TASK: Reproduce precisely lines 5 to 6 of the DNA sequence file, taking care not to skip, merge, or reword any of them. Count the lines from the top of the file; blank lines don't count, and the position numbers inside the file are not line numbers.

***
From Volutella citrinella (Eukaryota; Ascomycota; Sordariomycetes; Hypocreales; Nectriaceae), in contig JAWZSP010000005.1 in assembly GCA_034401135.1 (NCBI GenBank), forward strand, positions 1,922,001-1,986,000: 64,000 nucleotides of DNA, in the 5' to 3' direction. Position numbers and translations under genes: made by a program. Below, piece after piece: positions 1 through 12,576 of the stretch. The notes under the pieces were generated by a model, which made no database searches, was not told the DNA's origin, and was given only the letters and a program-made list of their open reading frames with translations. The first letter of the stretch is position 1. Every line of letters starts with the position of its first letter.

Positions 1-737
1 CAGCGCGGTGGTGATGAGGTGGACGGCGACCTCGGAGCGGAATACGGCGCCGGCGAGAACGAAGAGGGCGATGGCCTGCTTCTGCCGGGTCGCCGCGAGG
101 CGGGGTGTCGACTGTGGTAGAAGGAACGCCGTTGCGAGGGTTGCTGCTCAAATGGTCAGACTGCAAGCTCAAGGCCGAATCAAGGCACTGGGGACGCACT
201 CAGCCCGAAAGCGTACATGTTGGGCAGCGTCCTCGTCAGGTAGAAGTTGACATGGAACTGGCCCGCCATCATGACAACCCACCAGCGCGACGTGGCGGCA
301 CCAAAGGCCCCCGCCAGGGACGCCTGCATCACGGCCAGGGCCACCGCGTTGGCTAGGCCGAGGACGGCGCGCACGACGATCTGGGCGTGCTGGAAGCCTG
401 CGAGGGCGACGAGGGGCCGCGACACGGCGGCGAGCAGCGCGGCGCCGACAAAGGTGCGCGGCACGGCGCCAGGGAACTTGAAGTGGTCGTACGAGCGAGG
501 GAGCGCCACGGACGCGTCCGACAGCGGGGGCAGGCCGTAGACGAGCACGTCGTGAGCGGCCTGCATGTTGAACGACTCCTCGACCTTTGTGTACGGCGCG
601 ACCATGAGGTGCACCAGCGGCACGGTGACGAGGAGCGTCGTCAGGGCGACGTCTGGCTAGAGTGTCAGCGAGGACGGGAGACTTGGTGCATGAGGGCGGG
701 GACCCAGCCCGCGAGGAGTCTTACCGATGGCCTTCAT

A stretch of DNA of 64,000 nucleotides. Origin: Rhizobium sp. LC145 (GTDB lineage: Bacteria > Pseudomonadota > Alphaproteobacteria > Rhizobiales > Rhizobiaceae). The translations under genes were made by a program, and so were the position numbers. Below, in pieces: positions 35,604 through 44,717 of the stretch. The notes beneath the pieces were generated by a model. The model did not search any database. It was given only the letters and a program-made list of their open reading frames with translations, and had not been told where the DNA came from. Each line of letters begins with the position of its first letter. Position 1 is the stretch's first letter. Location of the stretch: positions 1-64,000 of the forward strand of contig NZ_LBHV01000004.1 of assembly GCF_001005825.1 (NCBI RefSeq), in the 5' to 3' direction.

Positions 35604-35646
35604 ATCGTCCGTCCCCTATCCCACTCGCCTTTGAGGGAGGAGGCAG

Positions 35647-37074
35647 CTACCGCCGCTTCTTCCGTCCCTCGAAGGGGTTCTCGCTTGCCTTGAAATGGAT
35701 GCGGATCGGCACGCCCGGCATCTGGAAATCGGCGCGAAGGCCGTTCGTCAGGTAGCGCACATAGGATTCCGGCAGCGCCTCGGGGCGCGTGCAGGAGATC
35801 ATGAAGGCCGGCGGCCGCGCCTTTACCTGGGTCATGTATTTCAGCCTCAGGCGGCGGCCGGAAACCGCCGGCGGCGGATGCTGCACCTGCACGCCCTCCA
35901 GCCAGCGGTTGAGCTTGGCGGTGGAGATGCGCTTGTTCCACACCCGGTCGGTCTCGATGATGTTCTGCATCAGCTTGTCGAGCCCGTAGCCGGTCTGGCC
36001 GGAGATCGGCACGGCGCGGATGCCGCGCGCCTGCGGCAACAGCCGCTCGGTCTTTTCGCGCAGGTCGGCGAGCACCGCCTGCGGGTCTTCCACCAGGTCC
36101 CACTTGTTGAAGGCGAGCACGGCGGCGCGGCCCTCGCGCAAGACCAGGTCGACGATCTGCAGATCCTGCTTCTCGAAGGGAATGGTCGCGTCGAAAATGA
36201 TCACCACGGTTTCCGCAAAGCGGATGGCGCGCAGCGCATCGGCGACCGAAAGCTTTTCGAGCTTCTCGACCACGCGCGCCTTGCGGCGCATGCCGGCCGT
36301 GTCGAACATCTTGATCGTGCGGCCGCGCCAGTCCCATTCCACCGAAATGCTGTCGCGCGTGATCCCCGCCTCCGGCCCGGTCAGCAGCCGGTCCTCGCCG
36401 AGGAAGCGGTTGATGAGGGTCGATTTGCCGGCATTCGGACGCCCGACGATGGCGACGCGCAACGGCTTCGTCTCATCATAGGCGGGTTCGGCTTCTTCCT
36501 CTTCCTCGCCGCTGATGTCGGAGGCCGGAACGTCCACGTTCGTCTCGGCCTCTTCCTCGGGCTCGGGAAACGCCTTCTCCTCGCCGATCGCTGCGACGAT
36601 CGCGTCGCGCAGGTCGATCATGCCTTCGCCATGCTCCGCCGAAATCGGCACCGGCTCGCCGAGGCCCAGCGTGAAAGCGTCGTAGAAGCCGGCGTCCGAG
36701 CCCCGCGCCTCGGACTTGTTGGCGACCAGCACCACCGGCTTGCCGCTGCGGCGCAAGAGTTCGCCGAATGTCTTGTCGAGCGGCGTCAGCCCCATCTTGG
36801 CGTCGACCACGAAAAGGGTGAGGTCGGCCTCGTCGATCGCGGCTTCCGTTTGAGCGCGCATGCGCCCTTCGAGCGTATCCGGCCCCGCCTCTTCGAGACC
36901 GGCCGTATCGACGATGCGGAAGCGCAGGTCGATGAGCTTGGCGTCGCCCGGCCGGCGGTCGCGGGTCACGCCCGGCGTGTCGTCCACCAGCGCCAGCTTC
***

201 CAGCCCGAAAGCGTACATGTTGGGCAGCGTCCTCGTCAGGTAGAAGTTGACATGGAACTGGCCCGCCATCATGACAACCCACCAGCGCGACGTGGCGGCA
301 CCAAAGGCCCCCGCCAGGGACGCCTGCATCACGGCCAGGGCCACCGCGTTGGCTAGGCCGAGGACGGCGCGCACGACGATCTGGGCGTGCTGGAAGCCTG